Online streaming giant Netflix is reportedly “rethinking” the production of their cable shows in the state of Georgia, after the passing of the “Heartbeat bill,” which protects the lives of the unborn.
However, there’s a big problem.
The Blaze reported that Netflix is filming three original shows in the Middle East—one in Egypt, and two in Jordan. In Egypt, abortion is punishable by imprisonment. In Jordan, it is only allowed in rare cases dealing with the health of the mother or the development of the unborn child. Apparently, “abortion rights” only matter to Netflix in America.
Pro-abortion activists believe that the GA “Heartbeat bill” will ultimately undo Roe v Wade.
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Netflix plans to step up production in the Middle East, notably Jordan and Egypt, where abortion is illegal, after mulling a company boycott in Georgia on account of the “heartbeat” abortion bill.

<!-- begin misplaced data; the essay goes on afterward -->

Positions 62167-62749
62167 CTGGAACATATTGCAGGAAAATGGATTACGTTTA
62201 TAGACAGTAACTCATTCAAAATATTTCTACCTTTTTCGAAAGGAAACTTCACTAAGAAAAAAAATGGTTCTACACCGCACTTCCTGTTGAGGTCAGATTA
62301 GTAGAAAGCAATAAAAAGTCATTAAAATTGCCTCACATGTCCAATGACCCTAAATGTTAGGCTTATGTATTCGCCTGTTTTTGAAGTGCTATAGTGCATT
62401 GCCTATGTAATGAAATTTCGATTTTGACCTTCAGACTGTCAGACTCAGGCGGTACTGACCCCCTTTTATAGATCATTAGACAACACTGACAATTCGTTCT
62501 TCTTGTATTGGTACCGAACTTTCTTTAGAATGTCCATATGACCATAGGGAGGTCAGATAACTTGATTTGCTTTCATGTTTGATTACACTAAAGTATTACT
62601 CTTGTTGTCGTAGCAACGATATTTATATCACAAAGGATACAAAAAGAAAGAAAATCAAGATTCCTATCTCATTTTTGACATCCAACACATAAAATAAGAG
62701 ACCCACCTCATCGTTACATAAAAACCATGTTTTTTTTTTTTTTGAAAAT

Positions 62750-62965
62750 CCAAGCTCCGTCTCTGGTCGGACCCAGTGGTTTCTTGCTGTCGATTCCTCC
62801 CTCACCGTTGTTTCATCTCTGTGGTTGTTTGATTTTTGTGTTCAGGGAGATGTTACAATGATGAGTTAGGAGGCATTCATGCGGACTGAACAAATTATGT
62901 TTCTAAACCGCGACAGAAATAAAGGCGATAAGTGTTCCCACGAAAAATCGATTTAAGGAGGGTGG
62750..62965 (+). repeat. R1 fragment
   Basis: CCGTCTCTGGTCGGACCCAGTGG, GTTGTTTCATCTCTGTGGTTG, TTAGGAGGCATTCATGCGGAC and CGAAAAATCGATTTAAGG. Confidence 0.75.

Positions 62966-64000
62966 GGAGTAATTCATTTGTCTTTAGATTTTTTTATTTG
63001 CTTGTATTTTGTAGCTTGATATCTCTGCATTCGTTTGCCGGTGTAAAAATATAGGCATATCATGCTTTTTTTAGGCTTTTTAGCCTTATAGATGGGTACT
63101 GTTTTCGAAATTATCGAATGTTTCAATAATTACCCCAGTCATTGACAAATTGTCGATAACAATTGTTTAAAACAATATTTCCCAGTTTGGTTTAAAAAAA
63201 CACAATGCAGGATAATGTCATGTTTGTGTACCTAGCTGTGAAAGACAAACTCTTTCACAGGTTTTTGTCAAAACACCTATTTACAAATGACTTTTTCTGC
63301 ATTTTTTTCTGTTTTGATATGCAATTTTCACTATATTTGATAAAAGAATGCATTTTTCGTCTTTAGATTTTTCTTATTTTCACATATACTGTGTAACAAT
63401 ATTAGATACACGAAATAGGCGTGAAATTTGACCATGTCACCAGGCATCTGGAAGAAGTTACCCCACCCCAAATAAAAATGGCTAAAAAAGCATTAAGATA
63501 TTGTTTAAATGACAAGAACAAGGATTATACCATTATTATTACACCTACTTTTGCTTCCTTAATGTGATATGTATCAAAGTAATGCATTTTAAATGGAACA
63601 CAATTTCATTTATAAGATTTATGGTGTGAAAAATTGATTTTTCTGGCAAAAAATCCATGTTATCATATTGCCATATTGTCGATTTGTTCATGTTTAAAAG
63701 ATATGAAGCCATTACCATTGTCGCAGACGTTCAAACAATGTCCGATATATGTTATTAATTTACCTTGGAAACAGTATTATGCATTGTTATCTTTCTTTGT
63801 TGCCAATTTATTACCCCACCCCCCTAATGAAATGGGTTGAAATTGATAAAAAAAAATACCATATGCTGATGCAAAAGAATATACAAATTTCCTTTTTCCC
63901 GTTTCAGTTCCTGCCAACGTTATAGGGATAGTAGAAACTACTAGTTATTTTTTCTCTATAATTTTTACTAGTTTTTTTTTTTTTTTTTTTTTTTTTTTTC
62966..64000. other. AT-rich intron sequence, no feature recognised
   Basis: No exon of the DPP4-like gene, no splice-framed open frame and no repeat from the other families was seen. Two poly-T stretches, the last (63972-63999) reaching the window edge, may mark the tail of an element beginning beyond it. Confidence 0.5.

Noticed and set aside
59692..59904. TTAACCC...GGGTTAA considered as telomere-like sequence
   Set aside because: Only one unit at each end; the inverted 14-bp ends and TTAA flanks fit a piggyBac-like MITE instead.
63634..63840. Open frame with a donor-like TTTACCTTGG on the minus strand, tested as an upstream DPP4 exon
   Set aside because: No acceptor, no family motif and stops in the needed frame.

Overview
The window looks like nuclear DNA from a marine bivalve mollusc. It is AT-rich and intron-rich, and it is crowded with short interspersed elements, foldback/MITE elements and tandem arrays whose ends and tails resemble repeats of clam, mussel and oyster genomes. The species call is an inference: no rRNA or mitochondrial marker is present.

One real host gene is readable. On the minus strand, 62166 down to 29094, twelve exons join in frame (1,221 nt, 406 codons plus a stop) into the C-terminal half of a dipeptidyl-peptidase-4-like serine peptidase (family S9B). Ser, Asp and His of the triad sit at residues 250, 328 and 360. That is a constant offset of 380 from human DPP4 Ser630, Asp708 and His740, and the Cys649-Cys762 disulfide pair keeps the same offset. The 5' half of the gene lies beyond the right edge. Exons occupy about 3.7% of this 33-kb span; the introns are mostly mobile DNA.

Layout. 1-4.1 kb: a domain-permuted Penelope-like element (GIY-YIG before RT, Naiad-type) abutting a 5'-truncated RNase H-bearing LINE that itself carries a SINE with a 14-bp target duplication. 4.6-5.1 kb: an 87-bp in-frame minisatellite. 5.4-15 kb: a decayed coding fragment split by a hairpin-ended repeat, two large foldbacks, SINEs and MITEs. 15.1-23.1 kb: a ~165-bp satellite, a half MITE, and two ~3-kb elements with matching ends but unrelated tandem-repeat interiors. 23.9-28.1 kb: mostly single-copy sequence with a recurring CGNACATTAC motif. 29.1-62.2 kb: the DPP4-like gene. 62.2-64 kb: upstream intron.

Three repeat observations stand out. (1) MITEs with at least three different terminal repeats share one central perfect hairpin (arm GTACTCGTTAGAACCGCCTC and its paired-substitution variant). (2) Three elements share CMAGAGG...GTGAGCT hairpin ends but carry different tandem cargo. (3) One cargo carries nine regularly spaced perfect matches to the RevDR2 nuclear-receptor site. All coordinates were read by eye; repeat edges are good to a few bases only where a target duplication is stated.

Netflix’s Chief Content Officer, Ted Sarandos, stated, Tuesday, that the company would “rethink” its Georgia investments if the “heartbeat” abortion bill takes effect.
Netflix’s expressed reluctance to produce content in regions with strong anti-abortion laws seemingly does not extend to the Middle East, where recently the company has been ramping up the number of undertaken projects, according to Variety.
Netflix is working on its third Arabic original, titled “Paranormal,” Variety reports. The show will be based on a series of Arabic horror books written by Egyptian author, Ahmed Khaled Tawfik, according to Variety. The show will be produced in Egypt, where abortion is punishable by imprisonment in almost all circumstances, according to the Pew Research Center.
“Paranormal” is the most recent three Netflix original series to be set and produced in the Middle East.
“Jinn” is a Netflix produced teen drama with supernatural elements that was shot in Jordan, according to Variety. In Jordan, abortions are “very restrictive” and only legal when it is deemed that the mother’s physical and mental health are at risk or fetal impairment is determined, according to Haaretz.
The Daily Caller News Foundation reached out to Netflix for comment but the company declined to comment on the subject.